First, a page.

According to city records, the building is used as a shelter for homeless families and run by the Bushwick Economic Development Corp. A call to the organization was not returned.

The city was trying to determine if officials had been placing families with someone who’s on the public advocate’s “100 worst landlords” list. A Department of Housing Preservation and Development spokeswoman said Moshe Piller, the head officer of the corporation that owns the building, “is known to us.” The agency is trying to determine whether he’s the same person whose name appears on the landlords list.

Currently, the city’s Department of Homeless Services has five families in the building under its cluster-site program, in which the city houses families in private-sector apartment buildings, paying the rent until the family can find permanent housing.

The cluster-site program came under fire for allegedly putting families into decrepit apartments and was repeatedly attacked by Mayor de Blasio when he ran for office. He vowed to cut back on use of the program.

An official said that under the mayor the city has stopped using more than 450 such units, but is still relying on more than 3,200.

De Blasio visited the building hours after the little girls died.

“We are in the preliminary stages of what is a highly active, multiagency investigation into what happened in this home and whether there’s anything that can be done to help prevent such an unspeakable event in the future,” de Blasio said later in a statement. The city “will not rest until we can answer what has given rise to this heartbreaking incident.”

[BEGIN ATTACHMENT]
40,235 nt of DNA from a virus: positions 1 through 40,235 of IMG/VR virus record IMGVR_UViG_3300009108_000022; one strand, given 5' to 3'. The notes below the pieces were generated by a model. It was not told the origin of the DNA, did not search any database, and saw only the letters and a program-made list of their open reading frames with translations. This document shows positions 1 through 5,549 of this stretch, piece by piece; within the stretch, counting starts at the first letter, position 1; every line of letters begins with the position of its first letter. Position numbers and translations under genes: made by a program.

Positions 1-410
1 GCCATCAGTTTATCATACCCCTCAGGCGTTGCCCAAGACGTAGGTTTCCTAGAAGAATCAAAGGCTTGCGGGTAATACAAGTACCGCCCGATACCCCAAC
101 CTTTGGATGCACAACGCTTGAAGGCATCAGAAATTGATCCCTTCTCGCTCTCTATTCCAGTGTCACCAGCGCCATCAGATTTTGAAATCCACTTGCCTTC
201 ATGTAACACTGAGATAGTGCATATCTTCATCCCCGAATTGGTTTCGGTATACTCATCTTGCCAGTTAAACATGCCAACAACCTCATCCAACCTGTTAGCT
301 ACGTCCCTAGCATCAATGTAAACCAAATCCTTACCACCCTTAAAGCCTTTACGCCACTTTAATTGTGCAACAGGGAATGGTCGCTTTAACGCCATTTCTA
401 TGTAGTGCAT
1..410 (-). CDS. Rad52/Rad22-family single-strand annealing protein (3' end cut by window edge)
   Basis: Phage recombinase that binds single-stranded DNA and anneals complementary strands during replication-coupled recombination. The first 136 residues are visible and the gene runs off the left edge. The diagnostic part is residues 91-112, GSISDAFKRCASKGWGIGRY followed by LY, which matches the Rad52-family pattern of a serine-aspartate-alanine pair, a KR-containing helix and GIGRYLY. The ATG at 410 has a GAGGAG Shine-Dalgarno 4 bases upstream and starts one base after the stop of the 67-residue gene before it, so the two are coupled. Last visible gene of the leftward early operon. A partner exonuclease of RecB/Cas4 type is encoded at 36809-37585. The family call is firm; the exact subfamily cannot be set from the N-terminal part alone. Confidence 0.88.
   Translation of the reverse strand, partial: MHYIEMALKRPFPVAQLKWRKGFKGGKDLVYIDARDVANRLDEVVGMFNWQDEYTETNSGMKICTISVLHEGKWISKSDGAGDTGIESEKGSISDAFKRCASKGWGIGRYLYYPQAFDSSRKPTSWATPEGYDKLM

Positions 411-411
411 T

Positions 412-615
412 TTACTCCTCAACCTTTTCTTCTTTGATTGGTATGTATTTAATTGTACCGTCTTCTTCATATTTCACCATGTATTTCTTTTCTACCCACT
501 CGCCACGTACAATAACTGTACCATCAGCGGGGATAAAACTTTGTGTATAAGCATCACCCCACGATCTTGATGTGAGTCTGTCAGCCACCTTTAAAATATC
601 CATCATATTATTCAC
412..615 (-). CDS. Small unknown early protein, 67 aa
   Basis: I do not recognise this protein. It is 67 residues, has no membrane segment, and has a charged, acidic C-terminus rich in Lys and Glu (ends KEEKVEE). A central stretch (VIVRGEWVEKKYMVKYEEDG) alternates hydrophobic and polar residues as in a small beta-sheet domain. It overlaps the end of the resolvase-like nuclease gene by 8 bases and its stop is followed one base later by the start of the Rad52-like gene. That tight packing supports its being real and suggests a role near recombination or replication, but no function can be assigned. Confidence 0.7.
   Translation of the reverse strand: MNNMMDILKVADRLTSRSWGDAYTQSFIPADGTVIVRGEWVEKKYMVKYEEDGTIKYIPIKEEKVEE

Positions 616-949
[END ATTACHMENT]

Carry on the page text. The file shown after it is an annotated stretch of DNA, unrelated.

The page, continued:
In March 2015, the city’s Department of Investigation issued a critical report on shelters, specifically labeling the cluster sites it inspected “to be the worst-maintained, the most poorly monitored.”

That included 55 violations at another site run by the Bushwick Economic Development Corp., the nonprofit that oversaw families in the Hunts Point building.

“Our report found a lot of dangerous conditions at clusters,” said Department of Investigation Commissioner Mark Peters. “The (Homeless Services Department) agreed with us and said they were going to phase the clusters out, all of which gives added urgency to us looking at this now.”

The Department of Buildings has logged about 60 complaints at the building, according to city records. Inspectors visited the site in June, but their jurisdiction only allowed them to check the exterior and the common spaces. Housing inspectors — who are responsible for checking interiors — have visited the building several times this year.

On Oct. 31, they answered a complaint of “no heat” throughout the building. On Nov. 2, they cited the building for a faulty radiator valve in another apartment, but there was no record of a radiator issue in the apartment where the children lived. During the Nov. 2 visit, inspectors also found defective window guards in two apartments.

City records show the building was hit with a code violation Nov. 10 regarding “future gas connections.”

The records do not spell out what the building owner, listed as 719 Hunts Point Equities LLC, did in response to that citation.

City officials demanded immediate answers.

“As a father myself, this truly is every parent’s worst nightmare, and my heart and prayers go out to the family of these two young children,” said City Councilman Rafael Salamanca Jr., who represents the area.

“This stirs up incredibly difficult emotions,” said city Controller Scott Stringer. “It comes as the homeless population has just reached yet another record high, and the number of children in the (Department of Homeless Services) system is soaring. We have to do better.”

Original story found here.